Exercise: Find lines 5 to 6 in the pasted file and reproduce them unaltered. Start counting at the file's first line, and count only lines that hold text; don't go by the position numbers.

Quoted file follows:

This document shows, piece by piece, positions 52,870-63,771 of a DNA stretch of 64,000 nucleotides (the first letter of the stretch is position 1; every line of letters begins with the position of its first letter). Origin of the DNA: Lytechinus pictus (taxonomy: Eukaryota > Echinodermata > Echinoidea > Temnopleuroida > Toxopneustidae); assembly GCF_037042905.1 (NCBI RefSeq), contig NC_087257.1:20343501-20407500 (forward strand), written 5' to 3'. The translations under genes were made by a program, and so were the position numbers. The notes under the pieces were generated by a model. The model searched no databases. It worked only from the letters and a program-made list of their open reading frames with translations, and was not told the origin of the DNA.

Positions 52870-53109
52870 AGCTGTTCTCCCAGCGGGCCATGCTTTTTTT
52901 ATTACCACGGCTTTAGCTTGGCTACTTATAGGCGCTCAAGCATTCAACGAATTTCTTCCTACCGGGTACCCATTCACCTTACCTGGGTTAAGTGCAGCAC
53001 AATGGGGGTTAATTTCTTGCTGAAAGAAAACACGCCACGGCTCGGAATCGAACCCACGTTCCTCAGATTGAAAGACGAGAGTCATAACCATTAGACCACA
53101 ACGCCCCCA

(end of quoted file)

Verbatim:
53001 AATGGGGGTTAATTTCTTGCTGAAAGAAAACACGCCACGGCTCGGAATCGAACCCACGTTCCTCAGATTGAAAGACGAGAGTCATAACCATTAGACCACA
53101 ACGCCCCCA